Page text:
The cult TV show Dark Shadows ran from 1966 until 1971. I wasn’t even born when the odd, supernatural soap opera went off the air, so it wasn’t something I was familiar with until a few years ago when Tim Burton talked about doing a movie based on the show. Frankly, the movie never really interested me since I had no connection whatsoever to the property, until I saw the first trailer. It would have been easy for Burton to set the movie in the modern age, but, no, he had to go retro with a 1970s period piece. And that alone interested me. Not enough to see it in the theatre, mind you, but enough to spend $1 at one of the 3,000 Redbox machines within two blocks of my house.
Going into the movie blind, with only the vaguest notion of what the central premise was, I can’t say that my “intrigued” attitude grew to become affection. I didn’t care about any of the characters, the comedy mostly fell flat for me, and the plot was less than inspiring. Yet I felt compelled to finish the movie, just because it was such a bold experiment in movie-making, mostly due to the set and costume design.
When I had the opportunity to check out Dark Shadows: The Visual Companion from Titan Books, I agreed, because I knew the book would cover many of the aspects I found so interesting: the visuals. And it does cover a lot of the early production designs and special effects and all that great behind-the-scenes stuff you’d expect. But I was also impressed by how much of the book is filled with interviews from the cast and crew, who talk at length about their inspiration for a scene, a character, or a particular set design. Normally these “making of” books will feature a foreward by the director and then the rest is filled with comments from such “vital” members of the film as the Assistant to the Assistant Director of the Second Unit. But here, Depp, Burton, and all the rest of the cast and major crew members are quoted on nearly every page, revealing their passion for the project, which was really refreshing. Because even if a movie isn’t your cup of tea, it’s nice to know that the people involved really put their heart into it, rather than just showed up on set and collected a paycheck.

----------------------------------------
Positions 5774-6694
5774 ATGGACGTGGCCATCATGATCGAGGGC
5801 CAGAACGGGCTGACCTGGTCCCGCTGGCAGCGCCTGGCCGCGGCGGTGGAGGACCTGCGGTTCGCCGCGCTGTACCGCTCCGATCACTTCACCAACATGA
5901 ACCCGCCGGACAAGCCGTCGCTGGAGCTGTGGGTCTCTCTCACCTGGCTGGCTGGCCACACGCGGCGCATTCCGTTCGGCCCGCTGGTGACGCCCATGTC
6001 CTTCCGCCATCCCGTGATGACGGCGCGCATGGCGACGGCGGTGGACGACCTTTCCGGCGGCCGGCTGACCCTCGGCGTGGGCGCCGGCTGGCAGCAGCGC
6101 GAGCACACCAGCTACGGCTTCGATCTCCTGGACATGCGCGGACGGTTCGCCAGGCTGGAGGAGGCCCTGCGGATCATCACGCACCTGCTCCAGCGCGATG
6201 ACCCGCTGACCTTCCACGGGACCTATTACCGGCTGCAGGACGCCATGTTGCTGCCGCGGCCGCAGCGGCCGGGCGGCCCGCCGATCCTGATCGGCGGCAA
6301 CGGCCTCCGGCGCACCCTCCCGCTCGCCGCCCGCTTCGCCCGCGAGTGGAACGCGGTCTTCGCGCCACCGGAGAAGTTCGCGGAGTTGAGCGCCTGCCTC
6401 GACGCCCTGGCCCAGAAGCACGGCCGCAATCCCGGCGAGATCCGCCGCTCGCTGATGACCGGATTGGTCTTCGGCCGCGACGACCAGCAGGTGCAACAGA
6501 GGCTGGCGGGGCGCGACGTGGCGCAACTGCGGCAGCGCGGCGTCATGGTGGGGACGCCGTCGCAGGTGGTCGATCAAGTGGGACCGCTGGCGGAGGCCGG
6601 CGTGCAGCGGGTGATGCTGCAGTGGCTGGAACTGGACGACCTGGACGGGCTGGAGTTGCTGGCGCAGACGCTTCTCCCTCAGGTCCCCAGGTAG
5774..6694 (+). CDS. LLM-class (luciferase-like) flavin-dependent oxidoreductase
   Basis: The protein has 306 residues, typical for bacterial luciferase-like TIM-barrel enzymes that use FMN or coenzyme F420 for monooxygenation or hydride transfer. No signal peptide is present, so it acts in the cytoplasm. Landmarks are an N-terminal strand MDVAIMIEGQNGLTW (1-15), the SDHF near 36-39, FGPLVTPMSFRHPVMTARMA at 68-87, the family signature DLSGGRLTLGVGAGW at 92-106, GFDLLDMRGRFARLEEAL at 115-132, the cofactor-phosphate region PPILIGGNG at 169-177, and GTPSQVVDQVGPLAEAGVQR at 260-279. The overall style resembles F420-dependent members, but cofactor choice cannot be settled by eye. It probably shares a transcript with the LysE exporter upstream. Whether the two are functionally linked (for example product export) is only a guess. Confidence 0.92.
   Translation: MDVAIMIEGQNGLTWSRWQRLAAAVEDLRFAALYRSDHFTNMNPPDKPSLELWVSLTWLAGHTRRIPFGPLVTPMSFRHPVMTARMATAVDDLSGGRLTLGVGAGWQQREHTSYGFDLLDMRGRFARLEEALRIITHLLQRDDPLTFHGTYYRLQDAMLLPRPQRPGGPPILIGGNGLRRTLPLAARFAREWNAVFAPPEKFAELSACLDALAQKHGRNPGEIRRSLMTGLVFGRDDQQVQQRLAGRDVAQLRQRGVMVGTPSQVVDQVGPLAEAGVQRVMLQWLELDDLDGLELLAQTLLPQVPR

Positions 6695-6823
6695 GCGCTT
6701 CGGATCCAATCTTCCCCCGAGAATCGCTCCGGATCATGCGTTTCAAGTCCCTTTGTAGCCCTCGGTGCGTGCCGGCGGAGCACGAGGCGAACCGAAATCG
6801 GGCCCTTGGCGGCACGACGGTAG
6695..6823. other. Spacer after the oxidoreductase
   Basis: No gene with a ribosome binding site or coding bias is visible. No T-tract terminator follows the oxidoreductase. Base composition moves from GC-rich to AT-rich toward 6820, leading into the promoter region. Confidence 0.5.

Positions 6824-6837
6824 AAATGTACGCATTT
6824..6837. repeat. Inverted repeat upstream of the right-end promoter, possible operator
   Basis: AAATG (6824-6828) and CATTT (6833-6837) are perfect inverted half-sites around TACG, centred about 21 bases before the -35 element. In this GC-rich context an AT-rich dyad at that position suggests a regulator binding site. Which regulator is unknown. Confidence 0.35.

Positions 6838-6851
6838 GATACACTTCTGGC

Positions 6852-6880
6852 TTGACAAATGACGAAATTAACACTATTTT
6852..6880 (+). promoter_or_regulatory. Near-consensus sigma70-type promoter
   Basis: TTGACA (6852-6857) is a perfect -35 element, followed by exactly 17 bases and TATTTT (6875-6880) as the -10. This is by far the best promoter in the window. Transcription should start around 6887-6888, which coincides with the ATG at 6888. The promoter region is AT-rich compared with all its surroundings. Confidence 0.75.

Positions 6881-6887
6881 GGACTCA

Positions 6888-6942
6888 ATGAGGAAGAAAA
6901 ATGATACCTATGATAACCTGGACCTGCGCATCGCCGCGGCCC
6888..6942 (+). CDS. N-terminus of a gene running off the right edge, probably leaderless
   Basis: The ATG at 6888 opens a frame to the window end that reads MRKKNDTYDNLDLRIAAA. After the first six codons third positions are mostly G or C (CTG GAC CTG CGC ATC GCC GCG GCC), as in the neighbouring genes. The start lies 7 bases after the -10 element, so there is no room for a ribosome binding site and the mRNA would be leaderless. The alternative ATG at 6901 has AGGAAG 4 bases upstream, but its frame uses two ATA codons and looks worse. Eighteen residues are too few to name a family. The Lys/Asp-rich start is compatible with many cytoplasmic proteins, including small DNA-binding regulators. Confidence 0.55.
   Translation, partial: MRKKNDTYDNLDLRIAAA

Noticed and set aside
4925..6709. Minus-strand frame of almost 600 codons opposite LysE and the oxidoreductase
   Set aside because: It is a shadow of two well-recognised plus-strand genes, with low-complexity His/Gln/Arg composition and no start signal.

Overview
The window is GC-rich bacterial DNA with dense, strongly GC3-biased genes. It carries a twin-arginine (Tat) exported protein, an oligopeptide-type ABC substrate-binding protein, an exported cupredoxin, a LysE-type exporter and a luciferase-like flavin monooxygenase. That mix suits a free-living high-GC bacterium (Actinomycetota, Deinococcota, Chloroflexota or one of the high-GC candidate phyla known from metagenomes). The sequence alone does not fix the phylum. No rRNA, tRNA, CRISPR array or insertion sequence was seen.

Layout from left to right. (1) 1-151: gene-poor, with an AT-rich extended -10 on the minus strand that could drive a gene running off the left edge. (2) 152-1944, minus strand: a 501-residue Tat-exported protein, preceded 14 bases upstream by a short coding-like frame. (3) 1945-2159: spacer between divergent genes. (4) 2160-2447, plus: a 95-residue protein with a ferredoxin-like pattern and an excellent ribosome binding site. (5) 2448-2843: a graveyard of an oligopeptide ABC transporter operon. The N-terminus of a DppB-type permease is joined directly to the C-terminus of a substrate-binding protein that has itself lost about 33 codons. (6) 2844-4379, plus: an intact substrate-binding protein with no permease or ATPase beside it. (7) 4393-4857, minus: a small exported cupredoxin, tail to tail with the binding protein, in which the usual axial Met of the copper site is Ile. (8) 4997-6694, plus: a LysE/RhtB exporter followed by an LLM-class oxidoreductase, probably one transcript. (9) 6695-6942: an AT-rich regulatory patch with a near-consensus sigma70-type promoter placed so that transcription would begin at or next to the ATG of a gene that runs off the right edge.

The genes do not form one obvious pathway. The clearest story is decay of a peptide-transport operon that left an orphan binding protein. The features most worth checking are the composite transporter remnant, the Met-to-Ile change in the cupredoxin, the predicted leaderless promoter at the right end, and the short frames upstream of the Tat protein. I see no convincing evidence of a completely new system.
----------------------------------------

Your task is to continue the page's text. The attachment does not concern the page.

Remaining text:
As with any Burton pic, seeing his spindly, spastic sketches is one of the highlights of the “making of” materials, and the Visual Companion does not disappoint. Although he didn’t design the look of every character, the drawings of Barnabus, the patriarchal vampire, and some of his other family members, is pure Burton, through and through. It could be argued that his art style and vision are a little played out and too-familiar at this point, but if you’re a Burton fan, you’ll appreciate his take on the Dark Shadows personalities and world.
But where the book really shines is in the production design department. Seeing how much care and forethought went into the movie’s visual only reinforced why I was so impressed by that aspect of the production. It’s great to see the minute details that were considered when making models of the town of Collinsport, how the early-1970s aesthetic is conveyed in everything from clothing to signage to hairstyles, and how it integrates with the 1770s architecture of the Collins’ mansion. Recreating these eras was clearly a labor of love and it pays off in the final film.
The rest of the book is pretty standard fare for what is essentially a hardbound, nicely-produced presskit: shots of actors against green screens, half-built sets with the rest constructed by CGI in post-production, and photos of people working diligently in an editing bay or the orchestra pit. If you’re a fan of the movie, you’ll love seeing candid shots like Depp and Bonham Carter mugging for the camera, hearing about what it was like having Alice Cooper on-set for his cameo, and other tales and images from the production. If the movie didn’t grab you, your interest in these aspects of the book will vary.
In the end, that’s really what Dark Shadows the movie, the TV show, and this book are all about: cult-dom. If you don’t have any attachment to Dark Shadows in any of its various forms, the book probably won’t hold much interest for you. That’s not to say it’s poorly produced – in fact, it’s quite nice for these types of “making of” materials – it’s just that it’s made for a very specific audience. And if you’re a part of that audience – and you’ll know if you are or not after seeing the movie – then the Dark Shadows: Visual Companion is right up your alley.